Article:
Lord Trayford

 

Nothing unusual. Much of Master Corpet’s work was done in person, so I wasn’t concerned about that part of the letter. That the old Lord was dead, again, humans have so short a life, I wasn’t surprised by that either. I’d never met the man. I puzzled a bit over …your endeavors. As the master’s book-keeper I was sure I knew all the master’s business. Some of it less than legal, but there seemed nothing Lord Trayford could help with, unless it was protecting the caravan routes from competitors.  I folded the letter and tucked it in my sleeve pocket. No response could be written until the wagons stopped and we neared Katzin.

 

After we camped and I had fetched water for my wagon, I went to see Master Corpet. I stood silently at the back of his wagon as he gave direction to the camel drover leader, the slave minder, and Emil. Emil spit in the sand at my feet as he left the master to take care of his tasks.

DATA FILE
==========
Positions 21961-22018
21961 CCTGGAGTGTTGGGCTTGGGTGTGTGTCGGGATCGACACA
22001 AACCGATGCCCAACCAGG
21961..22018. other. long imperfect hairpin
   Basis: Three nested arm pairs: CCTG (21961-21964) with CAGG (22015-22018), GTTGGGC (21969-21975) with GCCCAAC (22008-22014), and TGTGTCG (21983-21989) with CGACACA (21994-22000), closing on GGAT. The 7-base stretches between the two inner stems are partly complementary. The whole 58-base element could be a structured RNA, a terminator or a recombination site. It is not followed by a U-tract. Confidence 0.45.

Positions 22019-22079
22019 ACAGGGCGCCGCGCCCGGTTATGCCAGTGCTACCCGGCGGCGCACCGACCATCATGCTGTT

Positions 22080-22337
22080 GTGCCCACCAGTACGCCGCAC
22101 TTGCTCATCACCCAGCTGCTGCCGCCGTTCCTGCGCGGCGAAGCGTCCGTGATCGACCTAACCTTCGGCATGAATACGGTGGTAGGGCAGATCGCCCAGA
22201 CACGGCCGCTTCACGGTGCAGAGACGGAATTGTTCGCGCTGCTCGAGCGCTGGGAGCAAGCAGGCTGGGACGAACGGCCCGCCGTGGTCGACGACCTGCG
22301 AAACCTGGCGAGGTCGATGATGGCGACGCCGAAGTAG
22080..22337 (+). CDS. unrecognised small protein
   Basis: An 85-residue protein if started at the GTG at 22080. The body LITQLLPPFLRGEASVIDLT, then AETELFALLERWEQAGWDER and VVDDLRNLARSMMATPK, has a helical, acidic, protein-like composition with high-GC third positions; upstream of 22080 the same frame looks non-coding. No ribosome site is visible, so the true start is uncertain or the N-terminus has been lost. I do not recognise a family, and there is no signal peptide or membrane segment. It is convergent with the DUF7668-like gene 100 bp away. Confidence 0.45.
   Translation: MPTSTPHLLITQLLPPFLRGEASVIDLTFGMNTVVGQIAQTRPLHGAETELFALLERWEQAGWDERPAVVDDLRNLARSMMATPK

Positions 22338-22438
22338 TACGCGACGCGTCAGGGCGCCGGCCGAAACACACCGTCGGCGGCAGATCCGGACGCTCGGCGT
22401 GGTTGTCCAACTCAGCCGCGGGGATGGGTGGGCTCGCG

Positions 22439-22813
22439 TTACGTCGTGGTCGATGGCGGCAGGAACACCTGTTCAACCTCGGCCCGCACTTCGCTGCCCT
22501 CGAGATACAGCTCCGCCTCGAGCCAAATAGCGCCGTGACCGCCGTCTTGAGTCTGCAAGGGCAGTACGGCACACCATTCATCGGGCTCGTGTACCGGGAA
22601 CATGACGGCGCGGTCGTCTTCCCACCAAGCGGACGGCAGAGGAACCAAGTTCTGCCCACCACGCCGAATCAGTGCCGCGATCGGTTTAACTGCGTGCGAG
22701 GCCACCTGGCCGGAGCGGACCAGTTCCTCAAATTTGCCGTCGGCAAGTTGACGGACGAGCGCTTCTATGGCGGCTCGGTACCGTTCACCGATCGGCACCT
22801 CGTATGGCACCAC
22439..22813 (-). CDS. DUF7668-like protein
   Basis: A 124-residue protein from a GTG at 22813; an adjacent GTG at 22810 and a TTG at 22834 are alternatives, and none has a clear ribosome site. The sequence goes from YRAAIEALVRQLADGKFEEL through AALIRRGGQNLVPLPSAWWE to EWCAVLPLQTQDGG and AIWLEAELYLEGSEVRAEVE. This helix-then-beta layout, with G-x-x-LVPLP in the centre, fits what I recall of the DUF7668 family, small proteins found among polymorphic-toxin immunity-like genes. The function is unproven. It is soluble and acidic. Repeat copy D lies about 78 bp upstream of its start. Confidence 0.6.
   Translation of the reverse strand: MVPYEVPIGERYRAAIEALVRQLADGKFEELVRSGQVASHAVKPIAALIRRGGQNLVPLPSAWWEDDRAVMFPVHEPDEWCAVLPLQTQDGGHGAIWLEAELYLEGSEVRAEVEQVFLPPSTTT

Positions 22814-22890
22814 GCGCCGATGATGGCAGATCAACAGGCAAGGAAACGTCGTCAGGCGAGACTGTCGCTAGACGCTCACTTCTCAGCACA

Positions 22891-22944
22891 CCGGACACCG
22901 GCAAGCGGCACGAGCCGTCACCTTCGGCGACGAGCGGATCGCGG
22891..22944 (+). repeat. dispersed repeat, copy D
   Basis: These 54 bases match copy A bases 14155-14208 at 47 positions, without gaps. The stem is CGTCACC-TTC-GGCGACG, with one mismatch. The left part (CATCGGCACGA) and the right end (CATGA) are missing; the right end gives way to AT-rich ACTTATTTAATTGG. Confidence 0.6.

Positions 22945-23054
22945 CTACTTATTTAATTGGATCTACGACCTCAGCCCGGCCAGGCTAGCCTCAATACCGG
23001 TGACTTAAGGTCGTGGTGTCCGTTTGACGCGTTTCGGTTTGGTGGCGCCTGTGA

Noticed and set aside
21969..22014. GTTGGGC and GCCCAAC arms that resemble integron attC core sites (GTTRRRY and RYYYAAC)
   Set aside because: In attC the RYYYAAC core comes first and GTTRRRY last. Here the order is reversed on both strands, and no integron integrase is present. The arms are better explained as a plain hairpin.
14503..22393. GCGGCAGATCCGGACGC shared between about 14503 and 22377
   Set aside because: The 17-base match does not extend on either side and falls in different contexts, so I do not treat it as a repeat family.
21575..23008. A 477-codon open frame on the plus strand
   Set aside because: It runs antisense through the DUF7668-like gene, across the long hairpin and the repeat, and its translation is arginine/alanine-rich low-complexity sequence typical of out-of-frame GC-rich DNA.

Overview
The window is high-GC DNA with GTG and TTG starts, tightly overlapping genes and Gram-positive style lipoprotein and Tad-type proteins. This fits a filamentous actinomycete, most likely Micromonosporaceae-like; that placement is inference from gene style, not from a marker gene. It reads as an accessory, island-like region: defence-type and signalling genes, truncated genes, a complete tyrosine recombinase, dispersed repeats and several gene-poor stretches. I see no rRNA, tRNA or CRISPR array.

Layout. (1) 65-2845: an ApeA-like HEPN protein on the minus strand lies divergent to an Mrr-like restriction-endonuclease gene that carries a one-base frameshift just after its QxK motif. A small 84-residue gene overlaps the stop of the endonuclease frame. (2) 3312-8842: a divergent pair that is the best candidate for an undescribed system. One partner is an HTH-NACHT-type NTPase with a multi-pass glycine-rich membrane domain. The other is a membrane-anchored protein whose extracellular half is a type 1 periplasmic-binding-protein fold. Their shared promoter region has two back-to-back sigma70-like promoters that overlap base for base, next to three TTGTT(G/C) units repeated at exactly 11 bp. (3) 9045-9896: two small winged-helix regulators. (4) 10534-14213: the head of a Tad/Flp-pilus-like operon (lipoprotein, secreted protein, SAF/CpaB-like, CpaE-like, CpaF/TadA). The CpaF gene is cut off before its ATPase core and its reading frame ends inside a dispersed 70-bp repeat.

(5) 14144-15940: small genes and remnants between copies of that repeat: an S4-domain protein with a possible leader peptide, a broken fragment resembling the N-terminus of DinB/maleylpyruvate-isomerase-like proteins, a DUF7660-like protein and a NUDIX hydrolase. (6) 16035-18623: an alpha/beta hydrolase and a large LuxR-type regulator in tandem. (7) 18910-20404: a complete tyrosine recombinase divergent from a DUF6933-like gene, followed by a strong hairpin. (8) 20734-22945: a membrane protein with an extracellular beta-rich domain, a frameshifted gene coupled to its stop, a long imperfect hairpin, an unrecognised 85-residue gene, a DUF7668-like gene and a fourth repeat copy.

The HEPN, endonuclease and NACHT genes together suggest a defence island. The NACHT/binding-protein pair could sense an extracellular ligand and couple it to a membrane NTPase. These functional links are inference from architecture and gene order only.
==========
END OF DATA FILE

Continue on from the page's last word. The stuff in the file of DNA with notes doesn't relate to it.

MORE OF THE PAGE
Corpet grinned at me. “And you, little Delia. What do you have?”

 

I swallowed my gall at the diminutive. I was forty years older than he was. “Other than announcement of our arrival in Katzin, do you want anything else included in the letter to Lord Trayford?”

 

He shook his head; his turban ends swinging gently. “No. That will be all. We will arrive tomorrow. Give me the letter in the morning and I’ll send it from the gate. The lord won’t be ready for me until well after we get to the caravanserai and I have a chance to bathe and refresh myself.”

 

“Yes, master.” I bowed and turned to go.

 

“Delia.”

 

I turned back to him. “Master.”

 

He studied me a long moment. I could feel myself begin to tremble. What was he thinking?

 

“When did you come to us?”

 

I bit my tongue at his choice of words. Come to us? As though it were my idea and I was an honored guest? “I was six, Master. Sixty-three years, eight months, eleven days.”